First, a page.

Sunday, May 16, 2010

Chiaroscuro



Too much of anything is harmful, it is. Even too much divine light. We need the connection to the Divine, in some form or another. Without that unraveling energy we become fixed, heavy. Without divine light, we turn to stone or worse, we tumble into the dark.

But too much divine light causes problems, too. It makes people crazy, as can be seen by thinking about anyone who lives in the middle east. I believe there's something about the land currently known as Israel that attracts a whole lot of divine light, hence three pretty hefty religions originated there. It seems that people can visit and even live there awhile without going crazy, but leave our open, impressionable hearts in that area for too long and there's going to be trouble.

In some traditions, we humans wear little caps or fancy hats, scarves and other head coverings in order to remain slightly protected from divine light. In others, the crown of the head is shaved, or the entire head is shaved, perhaps so as to call in more light. You would have to be pretty grounded to go that route, I would think.

According to the cosmology of Reya, divine light dissolves everything: thoughts, ideas, emotions, matter and form. Praying feels to me like an unwinding, a loosening and a release of what keeps me bound most of the time. Unwinding is good, very good. After praying every morning I make coffee and breakfast, read the newspaper, do regular "real life" stuff like taking a shower, putting on clothes and such. By praying I unwind enough that I can begin again, as is characteristic of my species, to rewind; to build and shape and create my day.

I'm thinking about this because one of my clients has flown perhaps a bit too close to the sun (as it were) and is suffering from a divine light sunburn. She is exhausted and tender because of it, in need of a lot of cool, tender, loving aloe vera-like energy. Poor thing. She'll be OK, but right now ... ouch!

Happy Sunday!

16 comments:

Barbara said...

Interesting because yesterday's sermon at Temple Micah was all about the history of head coverings and even the practice of covering the Torah.

Reya Mellicker said...

Love it when I'm on a wavelength with Temple Micah!

Barbara said...

The Bat Mitzvah girl's question was why we cover our heads and whether God cares. Our rabbi Esther said her God doesn't care in the least, but we do it out of a need to prepare ourselves.

Mrsupole said...

Yes, they say too much light can drive a person crazy. But then again, they also say that not enough light can make a person depressed. Somehow there must be balance in the light and praying is what helps to bring that balance. I am sure that meditating also helps to bring someone balance. Being balanced and having balance must be very important to all of us. Thank you for pointing this out.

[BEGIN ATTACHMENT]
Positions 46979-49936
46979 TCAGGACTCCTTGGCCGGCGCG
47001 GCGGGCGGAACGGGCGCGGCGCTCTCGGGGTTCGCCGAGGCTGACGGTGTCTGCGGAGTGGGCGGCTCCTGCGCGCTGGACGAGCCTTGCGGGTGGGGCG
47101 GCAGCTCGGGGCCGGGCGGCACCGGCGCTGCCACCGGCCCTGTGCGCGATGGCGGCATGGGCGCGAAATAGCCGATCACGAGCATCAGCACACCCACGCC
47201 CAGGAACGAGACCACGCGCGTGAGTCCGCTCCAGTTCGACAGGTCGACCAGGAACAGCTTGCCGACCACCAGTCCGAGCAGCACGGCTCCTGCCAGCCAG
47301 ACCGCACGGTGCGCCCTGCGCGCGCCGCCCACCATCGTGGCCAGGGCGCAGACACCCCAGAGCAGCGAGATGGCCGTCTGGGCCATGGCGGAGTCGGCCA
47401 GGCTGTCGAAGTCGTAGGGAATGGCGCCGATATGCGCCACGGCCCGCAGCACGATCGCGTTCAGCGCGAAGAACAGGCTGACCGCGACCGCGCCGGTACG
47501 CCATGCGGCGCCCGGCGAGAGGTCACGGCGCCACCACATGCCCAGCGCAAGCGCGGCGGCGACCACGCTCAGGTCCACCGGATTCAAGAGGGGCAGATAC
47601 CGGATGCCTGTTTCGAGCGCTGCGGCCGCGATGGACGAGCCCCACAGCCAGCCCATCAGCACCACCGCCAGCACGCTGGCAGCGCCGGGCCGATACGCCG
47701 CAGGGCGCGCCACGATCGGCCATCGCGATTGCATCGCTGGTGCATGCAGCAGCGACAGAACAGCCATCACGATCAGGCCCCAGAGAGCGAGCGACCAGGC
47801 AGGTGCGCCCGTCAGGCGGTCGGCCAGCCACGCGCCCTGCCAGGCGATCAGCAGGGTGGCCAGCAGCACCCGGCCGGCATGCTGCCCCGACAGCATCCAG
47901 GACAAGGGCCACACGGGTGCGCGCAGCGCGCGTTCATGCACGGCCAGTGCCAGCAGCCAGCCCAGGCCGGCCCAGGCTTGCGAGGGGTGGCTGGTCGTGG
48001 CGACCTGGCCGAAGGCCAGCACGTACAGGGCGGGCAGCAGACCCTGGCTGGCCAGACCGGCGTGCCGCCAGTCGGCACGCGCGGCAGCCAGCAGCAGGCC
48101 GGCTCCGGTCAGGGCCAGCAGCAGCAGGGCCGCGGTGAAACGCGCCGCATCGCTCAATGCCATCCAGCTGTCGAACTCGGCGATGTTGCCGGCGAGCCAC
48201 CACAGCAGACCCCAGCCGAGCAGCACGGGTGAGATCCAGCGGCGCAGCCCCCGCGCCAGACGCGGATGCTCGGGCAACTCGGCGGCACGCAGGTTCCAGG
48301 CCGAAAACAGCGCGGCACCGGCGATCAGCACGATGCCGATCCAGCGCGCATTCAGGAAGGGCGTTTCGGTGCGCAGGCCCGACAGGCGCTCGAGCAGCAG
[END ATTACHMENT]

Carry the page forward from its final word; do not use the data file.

God bless.

Deborah said...

could you be more brilliant?
I think not.
could your photographs be more beautiful?
I think not.

Love and light and more love to you.

Nancy said...

Interesting idea about light.

Barbara said...

Such an interesting post. I'd love to hear more of your thoughts on this subject. I especially relate to your description of your experience with prayer.

Thanks for sharing.

Peace!

Ronda Laveen said...

Divine Light can be heady stuff. Getting drunk on it can leave one a little hung over. Sending aloed-energy.

Tom said...

been out in nature and in the garden a lot this weekend, getting dirty dirt under my fingernails...talk about a dose of energy...i think you're onto something here

Rick said...

Someone I know, and love, spoke to me recently about "the Tao of Goldilocks". It made a lot of sense.

much love to you

Jo Floyd Lucas said...

Ditto on what Deborah said. xx

Reya Mellicker said...

Tom I have come to think, more and more, that "earthy" pursuits, like gardening, cooking, cleaning and such do us a world of good, keep our feet on the ground. The monks who shave their heads do a whole lot of earthly chores every day. I bet it keeps them sane.

Barry said...

Divine light falls softly on the rugged bricks in your second photo. one of my favourites.

Val said...

the first european settlers in africa were advised to wear pith helmets and spine pads of red felt, to protect themselves from too much sunlight which could make them crazy...

Reya Mellicker said...

Val - wow!

Paul C said...

The interplay of light and shade...Perhaps the most divine light I have seen was in a Vancouver Island provincial park of virgin growth Douglas Fir, Western red cedar, five foot ferns...the canopy was very high, and here and there slivers of light came through... It's called a cathedral grove. Physical light, metaphorical light, spiritual light.